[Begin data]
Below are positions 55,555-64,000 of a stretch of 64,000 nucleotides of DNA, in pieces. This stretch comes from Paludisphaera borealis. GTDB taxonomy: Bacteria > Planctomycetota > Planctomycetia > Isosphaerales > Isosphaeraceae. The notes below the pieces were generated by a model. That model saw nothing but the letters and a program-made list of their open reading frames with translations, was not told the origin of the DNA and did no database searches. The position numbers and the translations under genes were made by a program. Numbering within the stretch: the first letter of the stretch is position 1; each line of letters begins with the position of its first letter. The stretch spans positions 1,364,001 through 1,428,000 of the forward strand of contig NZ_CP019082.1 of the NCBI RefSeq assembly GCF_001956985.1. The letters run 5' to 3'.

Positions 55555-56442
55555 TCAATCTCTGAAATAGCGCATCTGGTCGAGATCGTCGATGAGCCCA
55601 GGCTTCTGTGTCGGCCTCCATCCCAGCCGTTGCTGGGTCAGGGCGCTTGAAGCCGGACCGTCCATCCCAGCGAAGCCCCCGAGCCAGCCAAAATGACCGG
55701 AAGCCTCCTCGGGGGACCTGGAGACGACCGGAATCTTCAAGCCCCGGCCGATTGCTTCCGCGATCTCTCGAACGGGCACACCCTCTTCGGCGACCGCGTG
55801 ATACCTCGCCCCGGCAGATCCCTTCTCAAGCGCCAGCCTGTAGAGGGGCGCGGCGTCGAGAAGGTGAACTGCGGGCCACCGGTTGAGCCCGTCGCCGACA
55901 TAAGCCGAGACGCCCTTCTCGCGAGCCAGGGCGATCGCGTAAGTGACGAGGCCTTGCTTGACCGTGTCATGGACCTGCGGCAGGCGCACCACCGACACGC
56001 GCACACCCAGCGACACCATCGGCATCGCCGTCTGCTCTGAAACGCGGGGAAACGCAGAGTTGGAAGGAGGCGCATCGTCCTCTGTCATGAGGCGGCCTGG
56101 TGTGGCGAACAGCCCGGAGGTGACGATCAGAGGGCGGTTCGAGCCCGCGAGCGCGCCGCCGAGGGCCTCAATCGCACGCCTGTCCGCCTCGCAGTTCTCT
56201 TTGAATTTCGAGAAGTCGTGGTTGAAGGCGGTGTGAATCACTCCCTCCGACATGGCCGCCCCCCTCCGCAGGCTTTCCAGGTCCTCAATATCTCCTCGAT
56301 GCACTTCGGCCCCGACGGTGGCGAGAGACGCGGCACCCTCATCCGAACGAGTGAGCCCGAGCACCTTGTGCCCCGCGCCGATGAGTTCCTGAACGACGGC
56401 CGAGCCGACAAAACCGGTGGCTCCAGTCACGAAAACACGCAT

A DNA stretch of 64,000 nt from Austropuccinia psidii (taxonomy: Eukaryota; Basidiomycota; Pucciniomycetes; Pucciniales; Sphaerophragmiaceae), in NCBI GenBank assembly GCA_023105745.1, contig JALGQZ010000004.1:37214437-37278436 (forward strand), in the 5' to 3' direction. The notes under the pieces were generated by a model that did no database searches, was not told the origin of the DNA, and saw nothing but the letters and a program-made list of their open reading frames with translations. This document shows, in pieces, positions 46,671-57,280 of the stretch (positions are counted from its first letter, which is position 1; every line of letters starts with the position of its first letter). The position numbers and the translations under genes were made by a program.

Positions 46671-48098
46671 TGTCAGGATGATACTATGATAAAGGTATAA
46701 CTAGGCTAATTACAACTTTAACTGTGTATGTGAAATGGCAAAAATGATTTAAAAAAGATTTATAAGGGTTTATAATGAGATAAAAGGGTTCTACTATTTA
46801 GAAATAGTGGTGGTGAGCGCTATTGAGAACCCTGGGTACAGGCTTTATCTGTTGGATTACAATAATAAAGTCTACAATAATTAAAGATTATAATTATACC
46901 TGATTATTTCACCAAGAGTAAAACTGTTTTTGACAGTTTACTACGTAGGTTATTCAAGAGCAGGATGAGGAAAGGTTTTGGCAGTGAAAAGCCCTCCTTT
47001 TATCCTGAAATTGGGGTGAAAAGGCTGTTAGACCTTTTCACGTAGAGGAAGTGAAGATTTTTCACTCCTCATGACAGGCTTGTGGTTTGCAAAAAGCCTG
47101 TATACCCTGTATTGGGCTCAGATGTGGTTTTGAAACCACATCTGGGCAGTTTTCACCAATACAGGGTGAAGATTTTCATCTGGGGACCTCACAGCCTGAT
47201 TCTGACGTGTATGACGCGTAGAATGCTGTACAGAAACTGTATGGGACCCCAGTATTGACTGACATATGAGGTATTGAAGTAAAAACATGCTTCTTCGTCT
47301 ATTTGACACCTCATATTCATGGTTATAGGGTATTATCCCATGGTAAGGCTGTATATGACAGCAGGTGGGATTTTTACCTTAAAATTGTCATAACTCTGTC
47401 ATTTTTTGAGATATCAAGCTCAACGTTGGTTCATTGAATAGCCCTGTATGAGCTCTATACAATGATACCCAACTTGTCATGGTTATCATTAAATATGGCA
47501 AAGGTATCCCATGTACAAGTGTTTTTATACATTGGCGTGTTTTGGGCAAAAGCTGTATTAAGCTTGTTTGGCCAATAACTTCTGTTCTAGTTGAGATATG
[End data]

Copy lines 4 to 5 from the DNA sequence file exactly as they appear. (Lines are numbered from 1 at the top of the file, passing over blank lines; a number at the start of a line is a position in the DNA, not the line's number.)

55601 GGCTTCTGTGTCGGCCTCCATCCCAGCCGTTGCTGGGTCAGGGCGCTTGAAGCCGGACCGTCCATCCCAGCGAAGCCCCCGAGCCAGCCAAAATGACCGG
55701 AAGCCTCCTCGGGGGACCTGGAGACGACCGGAATCTTCAAGCCCCGGCCGATTGCTTCCGCGATCTCTCGAACGGGCACACCCTCTTCGGCGACCGCGTG